Studs ate my idlers. (deferred maintenance costs) - ArcticChat.com - Arctic Cat Forum
Procross 2012-? General talk regarding 2012 & newer

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post #1 of 17 Old 04-08-2019, 07:43 PM Thread Starter
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Angry Studs ate my idlers. (deferred maintenance costs)

Hi, just a quick note to remind you that track studs need to be checked for tightness before they loosen to the point where damage occurs.

2015 ZR 6000, studs were installed new by the dealer. 4500km's later they have destroyed the 4 inner idlers and started to eat the tri-hub idlers. Drive sprockets are ok and there appears to be no other damage. When I went to the Woody's web site to find out what the torque spec is, there is a notice to make sure you check stud tightness regularly. DOH!

So I am replacing all 6 idlers and the tri-hub with 2019 parts. The 2019 idlers are MUCH cheaper than the 2015 items. I am also replacing all the studs, most of the aluminum nuts are worn as are the backing plates. Studs could be reused but I am sucker for punishment. Some of the nuts have gone completely round and require cutting the stud off. The only thing worse than studding a track is unstudding a track.

Lesson learned.

Greg
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post #2 of 17 Old 04-09-2019, 09:21 AM
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I'm a little surprised there is that much damage. I have found loose studs when checking. It has been pretty rare to find much damage to the idlers.


I have had to cut off bent studs over the years. Most of them, I could use a cut off wheel above the nut. You mentioned the nuts were rounded. Is that from socket slipping on the nut? Just curious to see why they are rounded.


BTW, the 2019 wheels are slightly smaller diameter. The rear axle is not going to be a direct fit as well. The openings in the rails are larger for the straight through axle on the 2019.

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post #3 of 17 Old 04-09-2019, 12:34 PM
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Red loctite on those lock nuts every time for me. I had stud boy studs loosen up with the "tall" nuts and lost about 15 studs one weekend. A couple of the studs were relocated and shoved in sideways by the idler wheels. Never again. Pulled every nut off and did red not blue loctite.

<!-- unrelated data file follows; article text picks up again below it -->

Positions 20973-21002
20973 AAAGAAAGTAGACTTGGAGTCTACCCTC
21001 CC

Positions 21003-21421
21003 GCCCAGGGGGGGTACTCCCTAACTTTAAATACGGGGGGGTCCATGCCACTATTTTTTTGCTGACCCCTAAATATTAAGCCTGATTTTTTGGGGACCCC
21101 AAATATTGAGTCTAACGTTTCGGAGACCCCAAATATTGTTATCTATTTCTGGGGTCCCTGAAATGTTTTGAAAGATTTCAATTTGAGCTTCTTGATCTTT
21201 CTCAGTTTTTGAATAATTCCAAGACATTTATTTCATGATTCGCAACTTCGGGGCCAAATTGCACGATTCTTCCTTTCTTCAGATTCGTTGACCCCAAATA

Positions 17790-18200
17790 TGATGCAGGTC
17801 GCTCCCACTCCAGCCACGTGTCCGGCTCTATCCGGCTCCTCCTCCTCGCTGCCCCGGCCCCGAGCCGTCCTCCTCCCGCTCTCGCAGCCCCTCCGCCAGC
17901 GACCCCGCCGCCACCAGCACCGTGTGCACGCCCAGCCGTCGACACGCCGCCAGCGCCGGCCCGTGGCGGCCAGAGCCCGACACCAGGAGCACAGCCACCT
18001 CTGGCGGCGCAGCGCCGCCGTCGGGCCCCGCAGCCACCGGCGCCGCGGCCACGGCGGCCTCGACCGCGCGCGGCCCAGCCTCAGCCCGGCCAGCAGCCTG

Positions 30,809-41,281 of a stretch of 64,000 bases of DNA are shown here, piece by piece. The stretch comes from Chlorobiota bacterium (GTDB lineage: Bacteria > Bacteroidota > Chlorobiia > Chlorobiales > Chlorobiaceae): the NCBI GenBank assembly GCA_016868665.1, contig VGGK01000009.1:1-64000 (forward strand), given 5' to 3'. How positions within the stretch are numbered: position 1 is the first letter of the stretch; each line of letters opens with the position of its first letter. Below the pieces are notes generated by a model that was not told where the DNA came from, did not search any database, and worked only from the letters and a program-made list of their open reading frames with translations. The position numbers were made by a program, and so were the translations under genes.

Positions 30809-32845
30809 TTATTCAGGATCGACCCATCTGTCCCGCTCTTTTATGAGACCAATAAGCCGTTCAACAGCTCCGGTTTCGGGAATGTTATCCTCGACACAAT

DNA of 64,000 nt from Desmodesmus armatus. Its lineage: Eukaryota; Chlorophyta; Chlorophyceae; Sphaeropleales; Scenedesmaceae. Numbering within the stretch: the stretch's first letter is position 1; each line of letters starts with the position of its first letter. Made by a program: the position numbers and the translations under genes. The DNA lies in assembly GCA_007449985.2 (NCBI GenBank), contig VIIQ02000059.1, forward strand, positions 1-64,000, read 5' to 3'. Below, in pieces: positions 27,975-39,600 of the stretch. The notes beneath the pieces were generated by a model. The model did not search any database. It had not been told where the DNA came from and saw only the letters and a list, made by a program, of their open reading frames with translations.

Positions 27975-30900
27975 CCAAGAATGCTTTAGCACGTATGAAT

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post #4 of 17 Old 04-09-2019, 02:54 PM
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well to be honest its rather common info that ONCE studs are installed, your supposed to go back over them to make sure they stayed tight to torque spec's

so after a few rides, your SUPPOSED to go back over them to ensure there tight, as things settle from riding, and many times need to be re torqued however, very few folks ever do this I am sure and most tun the gamble and HOPE it works out OK
as they say some times you win, some times you loose LOL

SO the question here will be, did you re torque them after a few rides/miles??
as if not, your sadly in p[art to blame for the issue on hand!
not bashing just saying!
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post #5 of 17 Old 04-09-2019, 04:52 PM
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Originally Posted by tiggershark View Post
Red loctite on those lock nuts every time for me. I had stud boy studs loosen up with the "tall" nuts and lost about 15 studs one weekend. .
I never seen"tall" nuts in kits that weren't aluminum. I never use those, too easy to strip them

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post #6 of 17 Old 04-09-2019, 05:55 PM
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Again, I'm surprised.
Have not had the kind of problems you guys are describing. The issues I have seen are mainly operator related with bent studs. Of course, I have found a couple of loose studs when I checked.

Most of the tracks I've been running are at 1.25" or more with studs. I have run mainly stud boy and woody's for quite a few years. Most of them with tall aluminum nuts. They have been Nyloc nuts though. - Not sure if that is the difference?


I usually stud at least one track every season. It is a regular routine. I studded three tracks this year and they all have over 3,000 miles already. Have not had any failures except the occasional bent stud or backer on one machine. I know why those are bent.